H.L. Staebler Co., an insurance brokerage company in the Waterloo region, restructured in 2000. Two of its highly successful producers, Tim Allan and Jeff Kienapple, who sold and serviced commercial insurance, were extremely unhappy with the changes and with being overlooked for senior management roles.
On October 15, 2003, Allan, Kienapple and their respective assistants all resigned with no notice to Staebler. That same day, from the offices of Stevenson & Hunt's new Waterloo office, they contacted their clients to advise they were no longer with Staebler. Staebler began receiving letters of authority from clients directing the transfer of their business to Stevenson & Hunt before end of day. Staebler obtained an interlocutory injunction two weeks later. By that time 118 clients had already moved their business.
At trial Staebler sought damages, including punitive damages, for breach of fiduciary duty, breach of contract, conspiracy and inducing breach of contract.
Allan and Kienapple had signed employment contracts containing restrictive covenants provisions expressly stating that clients belong to the company, and that "[i]n the event of termination of your employment with the Company, you undertake that you will not, for a period of two consecutive years following said termination, conduct business with any clients/customers of H.L. Staebler Company Limited that were handled or serviced by you at the date of your termination."
The contract also provided that damages for a breach of the undertaking "shall be a sum equal to 1 1/2 times the commission income received by you or your subsequent employer on account of business conducted on behalf of persons or businesses that were clients/customers of H.L. Staebler."
Ontario Superior Court Justice Taylor upheld Staebler’s claims for breach of contract and he upheld the stipulated damages clause.
The trial judge first asked whether Staebler had a legitimate proprietary interest to protect, and concluded that it did. Having regard to the nature of the insurance industry, common industry practice and the fact that “Staebler's book of business, namely the clients, is an asset owned by Staebler, which it is entitled to protect,” the Court determined that the scope of the clause was not too broad.
Relevant to his decision was the fact that commercial producers have a close and personal relationship with their clients, having taken one or two years to gain familiarity with their clients' businesses. He found, therefore, that a simple non-solicitation clause would not be effective in protecting Staebler's proprietary interest because the "clients would be likely to follow Allan and Kienapple to their new employer without any solicitation." Moreover, Taylor noted, the Staebler covenant was "significantly less restrictive" than the one contained in the employment contracts entered into by the defendants with Stevenson & Hunt, a relevant consideration when determining industry practice and an employee's understanding of what is appropriate.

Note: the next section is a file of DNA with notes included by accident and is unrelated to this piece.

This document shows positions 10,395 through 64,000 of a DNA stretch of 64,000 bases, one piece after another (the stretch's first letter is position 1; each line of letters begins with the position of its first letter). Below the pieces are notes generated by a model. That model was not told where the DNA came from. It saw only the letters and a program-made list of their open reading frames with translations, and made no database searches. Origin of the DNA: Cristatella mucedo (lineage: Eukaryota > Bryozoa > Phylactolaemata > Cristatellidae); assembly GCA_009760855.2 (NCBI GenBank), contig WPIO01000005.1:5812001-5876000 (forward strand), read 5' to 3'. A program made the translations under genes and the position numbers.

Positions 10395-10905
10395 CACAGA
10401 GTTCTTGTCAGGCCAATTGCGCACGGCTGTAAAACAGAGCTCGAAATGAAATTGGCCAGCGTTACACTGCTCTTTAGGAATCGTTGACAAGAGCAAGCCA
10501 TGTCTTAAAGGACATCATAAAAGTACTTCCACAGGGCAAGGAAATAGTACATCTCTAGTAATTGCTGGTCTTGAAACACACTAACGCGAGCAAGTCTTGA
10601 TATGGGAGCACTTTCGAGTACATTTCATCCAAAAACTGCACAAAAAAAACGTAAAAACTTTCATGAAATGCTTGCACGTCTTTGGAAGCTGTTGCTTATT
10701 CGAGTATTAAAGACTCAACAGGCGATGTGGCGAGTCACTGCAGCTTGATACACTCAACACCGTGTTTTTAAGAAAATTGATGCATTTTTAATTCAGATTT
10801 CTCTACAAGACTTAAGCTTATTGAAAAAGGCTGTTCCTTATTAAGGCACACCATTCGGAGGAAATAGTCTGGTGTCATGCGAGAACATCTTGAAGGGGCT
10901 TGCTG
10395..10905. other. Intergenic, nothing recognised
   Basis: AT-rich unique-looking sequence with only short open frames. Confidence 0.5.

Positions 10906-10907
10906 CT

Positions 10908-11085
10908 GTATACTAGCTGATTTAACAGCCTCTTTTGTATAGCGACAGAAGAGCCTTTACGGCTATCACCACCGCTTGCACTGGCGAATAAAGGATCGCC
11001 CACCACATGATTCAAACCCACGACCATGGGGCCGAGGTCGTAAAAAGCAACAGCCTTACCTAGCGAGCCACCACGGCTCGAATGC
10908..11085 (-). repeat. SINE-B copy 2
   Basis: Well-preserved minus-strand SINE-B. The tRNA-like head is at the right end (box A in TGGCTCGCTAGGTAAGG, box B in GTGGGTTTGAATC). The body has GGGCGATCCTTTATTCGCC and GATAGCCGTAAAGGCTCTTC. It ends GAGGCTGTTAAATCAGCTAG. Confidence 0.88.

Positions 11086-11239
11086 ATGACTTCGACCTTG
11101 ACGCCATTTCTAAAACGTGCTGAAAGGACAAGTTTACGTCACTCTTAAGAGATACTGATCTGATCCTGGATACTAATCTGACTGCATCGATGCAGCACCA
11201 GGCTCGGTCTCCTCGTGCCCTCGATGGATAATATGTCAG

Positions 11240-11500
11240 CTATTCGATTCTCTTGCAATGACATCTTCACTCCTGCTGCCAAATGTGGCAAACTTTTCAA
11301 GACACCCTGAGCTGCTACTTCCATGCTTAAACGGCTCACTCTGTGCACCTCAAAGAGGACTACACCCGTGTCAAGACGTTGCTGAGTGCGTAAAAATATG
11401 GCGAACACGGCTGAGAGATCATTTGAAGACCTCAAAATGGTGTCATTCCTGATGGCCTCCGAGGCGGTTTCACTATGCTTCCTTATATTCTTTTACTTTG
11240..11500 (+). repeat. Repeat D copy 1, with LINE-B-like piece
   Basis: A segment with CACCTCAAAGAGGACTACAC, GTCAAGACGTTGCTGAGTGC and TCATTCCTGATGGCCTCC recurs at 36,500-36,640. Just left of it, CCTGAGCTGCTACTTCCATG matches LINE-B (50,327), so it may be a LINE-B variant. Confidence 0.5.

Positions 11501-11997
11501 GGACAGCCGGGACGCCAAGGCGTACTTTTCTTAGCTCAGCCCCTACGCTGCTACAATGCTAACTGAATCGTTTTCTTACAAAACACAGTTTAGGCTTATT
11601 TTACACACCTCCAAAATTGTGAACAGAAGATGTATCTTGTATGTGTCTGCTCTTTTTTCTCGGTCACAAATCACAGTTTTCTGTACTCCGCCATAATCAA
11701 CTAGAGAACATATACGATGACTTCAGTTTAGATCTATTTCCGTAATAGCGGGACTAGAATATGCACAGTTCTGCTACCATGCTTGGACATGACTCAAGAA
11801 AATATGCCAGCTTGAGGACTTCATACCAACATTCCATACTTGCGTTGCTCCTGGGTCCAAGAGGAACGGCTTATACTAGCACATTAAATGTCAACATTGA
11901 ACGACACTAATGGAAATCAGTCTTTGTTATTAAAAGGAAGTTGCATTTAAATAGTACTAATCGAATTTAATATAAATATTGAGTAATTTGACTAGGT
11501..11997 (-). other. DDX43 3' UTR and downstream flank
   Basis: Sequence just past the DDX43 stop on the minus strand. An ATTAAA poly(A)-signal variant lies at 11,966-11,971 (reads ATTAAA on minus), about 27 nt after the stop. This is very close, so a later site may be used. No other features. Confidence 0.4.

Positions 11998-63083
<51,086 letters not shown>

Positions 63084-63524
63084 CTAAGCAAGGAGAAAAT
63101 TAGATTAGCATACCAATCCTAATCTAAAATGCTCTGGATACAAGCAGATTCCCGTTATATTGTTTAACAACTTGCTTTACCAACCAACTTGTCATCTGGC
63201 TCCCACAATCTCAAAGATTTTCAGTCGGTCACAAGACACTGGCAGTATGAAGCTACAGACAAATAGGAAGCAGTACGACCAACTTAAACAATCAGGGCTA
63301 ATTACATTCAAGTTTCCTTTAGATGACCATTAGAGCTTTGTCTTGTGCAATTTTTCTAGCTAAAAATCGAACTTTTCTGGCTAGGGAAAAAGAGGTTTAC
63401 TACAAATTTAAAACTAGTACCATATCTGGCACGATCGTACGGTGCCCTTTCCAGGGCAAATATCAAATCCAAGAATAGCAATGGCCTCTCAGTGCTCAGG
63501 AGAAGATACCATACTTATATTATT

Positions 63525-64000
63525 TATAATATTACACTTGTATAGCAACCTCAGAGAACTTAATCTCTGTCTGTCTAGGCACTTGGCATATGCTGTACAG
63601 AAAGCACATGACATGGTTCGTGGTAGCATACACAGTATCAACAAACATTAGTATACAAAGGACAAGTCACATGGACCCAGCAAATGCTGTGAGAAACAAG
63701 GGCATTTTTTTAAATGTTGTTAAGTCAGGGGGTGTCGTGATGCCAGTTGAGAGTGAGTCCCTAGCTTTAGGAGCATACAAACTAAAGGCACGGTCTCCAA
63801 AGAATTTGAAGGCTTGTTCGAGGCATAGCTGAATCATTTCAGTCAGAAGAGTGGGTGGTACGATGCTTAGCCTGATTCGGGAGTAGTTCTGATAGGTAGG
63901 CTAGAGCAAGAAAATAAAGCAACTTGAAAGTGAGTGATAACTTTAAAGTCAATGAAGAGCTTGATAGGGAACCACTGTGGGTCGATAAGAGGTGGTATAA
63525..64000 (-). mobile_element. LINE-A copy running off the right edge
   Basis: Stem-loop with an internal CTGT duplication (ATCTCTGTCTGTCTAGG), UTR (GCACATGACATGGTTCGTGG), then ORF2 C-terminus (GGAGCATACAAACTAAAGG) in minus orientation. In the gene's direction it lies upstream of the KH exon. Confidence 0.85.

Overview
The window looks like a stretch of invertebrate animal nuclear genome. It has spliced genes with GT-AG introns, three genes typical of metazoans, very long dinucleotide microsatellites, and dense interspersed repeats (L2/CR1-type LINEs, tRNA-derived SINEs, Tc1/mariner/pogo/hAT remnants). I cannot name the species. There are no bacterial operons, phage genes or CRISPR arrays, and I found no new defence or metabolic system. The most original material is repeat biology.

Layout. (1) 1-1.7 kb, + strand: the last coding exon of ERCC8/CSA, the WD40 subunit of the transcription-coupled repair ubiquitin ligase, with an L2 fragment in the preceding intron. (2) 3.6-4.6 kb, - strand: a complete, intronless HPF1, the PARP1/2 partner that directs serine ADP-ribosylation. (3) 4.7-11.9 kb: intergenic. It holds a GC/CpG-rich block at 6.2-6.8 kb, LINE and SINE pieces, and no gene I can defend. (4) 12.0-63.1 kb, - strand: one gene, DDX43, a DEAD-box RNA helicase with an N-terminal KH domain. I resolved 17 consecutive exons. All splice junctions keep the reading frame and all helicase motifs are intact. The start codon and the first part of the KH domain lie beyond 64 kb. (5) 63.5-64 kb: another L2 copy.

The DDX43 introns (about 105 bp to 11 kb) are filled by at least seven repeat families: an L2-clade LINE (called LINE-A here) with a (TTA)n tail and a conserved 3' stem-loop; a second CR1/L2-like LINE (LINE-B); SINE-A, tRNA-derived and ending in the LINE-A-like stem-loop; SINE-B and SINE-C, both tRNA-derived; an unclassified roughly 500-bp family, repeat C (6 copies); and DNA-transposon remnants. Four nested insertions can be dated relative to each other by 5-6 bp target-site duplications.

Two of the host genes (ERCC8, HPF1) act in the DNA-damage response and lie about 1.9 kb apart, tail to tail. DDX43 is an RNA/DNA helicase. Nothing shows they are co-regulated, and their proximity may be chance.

Looking at the question of the public interest, Justice Taylor rejected the argument that Staebler's restrictive covenant prevented these employees from earning a living in their chosen field. He noted that the clause did not stop them from acting as insurance brokers selling commercial insurance, from accepting employment with a competing brokerage, or from contacting other Staebler clients not serviced by them. The Court rejected as well the defendants' argument that the covenant was contrary to the public interest because it "interfere[d] with purchasers of insurance obtaining service and advice from the person most knowledgeable about their insurance needs."
The Court was not troubled by the two-year duration of the prohibition. Looking at the insurance brokerage business generally, these clauses run between 18 months and three years said the trial judge.
On the issue whether the damage clause in the contract was enforceable the judge noted that “a sum will be held to be a penalty if it is extravagant and unconscionable in comparison to the greatest loss that could conceivably be proved. It is not sufficient that the pre-estimate of damages is more than the actual damages for it to be held to be a penalty.”
Both sides called expert evidence on the question of damages and the trial judge reviewed it and assessed the actual damages sustained by Staebler from the breach. He concluded actual damages sustained by Staebler to be about $1.5 million. The stipulated damage clause providing for 1.5 times gross commissions earned by Stevenson & Hunt from former Staebler clients yielded a number of approximately $1.85 million. The trial judge found this was not extravagant or unconscionable and awarded the higher amount.
This case serves as a useful reminder that restrictive covenants narrowly drafted to protect legitimate proprietary interests are enforced by the Courts if they are reasonable in all the circumstances.
H. L. Staebler Company Limited v. Allan, 2007 CanLII 37692 (ON S.C.)